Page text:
rental property

5 Mistakes to Avoid When Renting Out Your Property

  • Setting rent prices too high can backfire when tenants cannot be found.
  • Thoroughly conduct background checks on potential tenants to avoid unreliable renters.
  • Neglecting maintenance and repairs can lead to costly issues and unhappy tenants.
  • Effective communication with tenants is essential for creating positive relationships.
  • Utilizing a rental management company can save time and hassle.

If you own a property and are considering renting it out, there are several potential pitfalls to be aware of. By avoiding common mistakes, you can increase your chances of success and protect your investment over the long term. Here are five mistakes to avoid when renting out your property.

1. Setting Rent Prices Too High

When starting as a landlord, setting rent prices as high as possible can be tempting to maximize your income. However, this can backfire if you can’t find tenants willing to pay the high price. To avoid this mistake, research comparable rental properties in your area to understand a reasonable price range. You may also consider offering incentives such as a move-in special or a reduced security deposit to attract tenants.

2. Failing to Conduct Thorough Background Checks on Tenants

One of the most important steps you can take as a landlord is to screen potential tenants thoroughly before signing a lease agreement. This includes conducting credit and criminal background checks, verifying employment and income, and checking references from previous landlords. Failing to do so can result in unreliable tenants, a history of property damage or missed rent payments, or even criminal records.

It is important to remember that any information you gather during the tenant screening process must be handled with discretion and in compliance with applicable laws. For instance, the Fair Credit Reporting Act (FCRA) restricts how information obtained through a credit reporting agency can be used and how long such data can be kept on file. It is also important to consider your state and local laws when conducting background checks, as some states may have additional requirements.

3. Neglecting Maintenance and Repairs

As a landlord, you must ensure your property is safe and habitable. Neglecting necessary maintenance and repairs can lead to unhappy tenants and result in costly repairs down the line. To avoid this mistake, set aside a portion of your rental income for maintenance and repairs, and respond promptly to any issues.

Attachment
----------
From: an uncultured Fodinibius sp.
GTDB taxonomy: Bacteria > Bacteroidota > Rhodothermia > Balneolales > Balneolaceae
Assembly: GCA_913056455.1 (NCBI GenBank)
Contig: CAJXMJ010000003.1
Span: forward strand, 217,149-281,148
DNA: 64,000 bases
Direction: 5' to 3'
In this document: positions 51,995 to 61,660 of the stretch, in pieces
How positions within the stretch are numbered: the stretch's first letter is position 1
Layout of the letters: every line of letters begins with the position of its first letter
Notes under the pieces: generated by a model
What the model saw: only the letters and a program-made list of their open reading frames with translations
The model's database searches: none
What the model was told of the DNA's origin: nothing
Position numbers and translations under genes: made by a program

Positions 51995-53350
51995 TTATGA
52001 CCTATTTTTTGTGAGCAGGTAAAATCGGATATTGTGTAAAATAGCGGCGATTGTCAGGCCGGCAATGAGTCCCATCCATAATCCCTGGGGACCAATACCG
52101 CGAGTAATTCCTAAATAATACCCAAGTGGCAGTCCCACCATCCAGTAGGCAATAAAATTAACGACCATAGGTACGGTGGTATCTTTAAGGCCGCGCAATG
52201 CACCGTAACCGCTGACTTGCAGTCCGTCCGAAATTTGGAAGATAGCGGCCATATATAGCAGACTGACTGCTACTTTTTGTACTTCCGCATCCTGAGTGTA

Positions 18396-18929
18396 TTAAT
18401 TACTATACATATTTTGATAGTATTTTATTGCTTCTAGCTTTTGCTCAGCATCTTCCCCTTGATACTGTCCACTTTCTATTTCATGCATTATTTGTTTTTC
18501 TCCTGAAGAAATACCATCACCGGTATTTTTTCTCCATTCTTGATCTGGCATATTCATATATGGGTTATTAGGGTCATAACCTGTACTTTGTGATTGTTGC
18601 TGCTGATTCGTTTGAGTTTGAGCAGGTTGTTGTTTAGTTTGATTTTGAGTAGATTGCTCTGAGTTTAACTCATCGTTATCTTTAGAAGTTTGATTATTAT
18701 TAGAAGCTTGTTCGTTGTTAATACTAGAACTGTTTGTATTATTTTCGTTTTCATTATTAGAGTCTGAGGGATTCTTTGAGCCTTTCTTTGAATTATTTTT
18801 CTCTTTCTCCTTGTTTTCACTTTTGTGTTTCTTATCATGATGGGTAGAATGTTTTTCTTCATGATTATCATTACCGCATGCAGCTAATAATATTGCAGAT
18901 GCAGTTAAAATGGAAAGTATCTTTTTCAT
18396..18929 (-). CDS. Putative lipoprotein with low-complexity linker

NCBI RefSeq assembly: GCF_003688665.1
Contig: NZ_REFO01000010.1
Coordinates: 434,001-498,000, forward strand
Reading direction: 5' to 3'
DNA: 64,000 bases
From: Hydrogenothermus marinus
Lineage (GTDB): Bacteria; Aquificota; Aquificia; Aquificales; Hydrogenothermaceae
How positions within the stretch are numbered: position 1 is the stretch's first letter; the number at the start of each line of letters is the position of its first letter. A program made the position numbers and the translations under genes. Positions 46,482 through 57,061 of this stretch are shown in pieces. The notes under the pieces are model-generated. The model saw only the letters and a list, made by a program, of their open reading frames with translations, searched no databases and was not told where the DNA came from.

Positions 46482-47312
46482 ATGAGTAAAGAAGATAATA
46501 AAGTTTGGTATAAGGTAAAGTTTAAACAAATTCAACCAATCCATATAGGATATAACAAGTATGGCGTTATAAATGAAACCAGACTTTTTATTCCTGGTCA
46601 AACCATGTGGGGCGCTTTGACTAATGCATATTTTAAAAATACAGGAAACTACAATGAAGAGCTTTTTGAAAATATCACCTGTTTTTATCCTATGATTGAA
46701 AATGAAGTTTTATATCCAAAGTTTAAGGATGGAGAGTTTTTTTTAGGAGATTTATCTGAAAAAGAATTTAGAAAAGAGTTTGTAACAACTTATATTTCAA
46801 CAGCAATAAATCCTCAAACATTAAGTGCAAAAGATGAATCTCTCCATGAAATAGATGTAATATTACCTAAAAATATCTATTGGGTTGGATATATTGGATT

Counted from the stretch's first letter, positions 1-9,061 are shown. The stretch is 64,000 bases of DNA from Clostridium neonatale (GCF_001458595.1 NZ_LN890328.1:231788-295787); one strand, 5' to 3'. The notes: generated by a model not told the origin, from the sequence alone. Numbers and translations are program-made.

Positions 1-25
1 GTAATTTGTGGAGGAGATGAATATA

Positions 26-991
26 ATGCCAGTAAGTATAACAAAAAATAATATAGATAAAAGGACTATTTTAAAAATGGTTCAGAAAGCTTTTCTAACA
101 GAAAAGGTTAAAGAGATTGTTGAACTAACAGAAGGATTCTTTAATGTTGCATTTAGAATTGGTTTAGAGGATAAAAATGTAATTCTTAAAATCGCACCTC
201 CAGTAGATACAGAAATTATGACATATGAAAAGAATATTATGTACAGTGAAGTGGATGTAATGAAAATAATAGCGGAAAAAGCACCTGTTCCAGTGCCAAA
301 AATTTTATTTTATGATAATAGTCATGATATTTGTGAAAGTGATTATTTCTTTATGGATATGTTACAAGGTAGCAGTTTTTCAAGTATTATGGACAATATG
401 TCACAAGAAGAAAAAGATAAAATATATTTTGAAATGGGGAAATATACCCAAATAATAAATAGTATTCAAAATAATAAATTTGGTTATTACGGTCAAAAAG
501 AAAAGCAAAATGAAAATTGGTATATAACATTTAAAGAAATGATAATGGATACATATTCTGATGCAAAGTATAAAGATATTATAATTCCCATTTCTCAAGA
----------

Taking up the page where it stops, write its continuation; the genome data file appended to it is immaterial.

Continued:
Here are the critical maintenance and repairs you should check:


It is important to regularly check your plumbing system and fixtures, including pipes, toilets, sinks, and showers. Look for any visible signs of damage or leaks; if you find any problems, address them immediately.

Electrical System

Your electrical system should also be inspected regularly for faults or hazards. Inspect outlets and switches for wear and tear and check circuit breakers periodically to ensure they aren’t overloaded. Contact a qualified electrician before attempting any repairs if any problems are found.

Heating and Cooling Systems

Check the filters in your heating and cooling systems routinely to prevent dust buildup and other debris from blocking airflow or damaging the system components. If you’re having difficulty heating or cooling your property, contact a technician to assess the issue and make repairs as needed.

Structural Element

Ensure that all structural elements of the house are in good condition, including walls, windows, doors, floors, ceilings, and stairs. Look for signs of wear, such as cracks and water damage; if any issues are found, address them immediately. Always consult with a qualified contractor for major repairs involving structural elements or other complex repairs.

4. Failing to Communicate Effectively with Tenants

Effective communication is key to maintaining positive tenant relationships and avoiding misunderstandings or disputes. Ensure you’re available to answer questions or address concerns as they arise, and provide clear instructions for how tenants should contact you in an emergency. You may also want to consider sending regular updates or newsletters to keep tenants informed about any changes or updates related to the property.

5. Not Utilizing a Rental Management Company

Managing a rental property can be time-consuming and challenging, especially if you have other responsibilities, such as a full-time job. By working with a reliable rental management company, you can outsource many day-to-day tasks associated with being a landlord, such as tenant screening, rent collection, maintenance, and repairs. This can save you time and hassle and may even help you attract higher-quality tenants.

To Wrap It Up

Renting out a property can be a lucrative investment, but it’s important to approach the process with care and attention to detail. By avoiding these five common mistakes and utilizing your resources, such as a rental management company, you can increase your chances of success and protect your investment over the long term.

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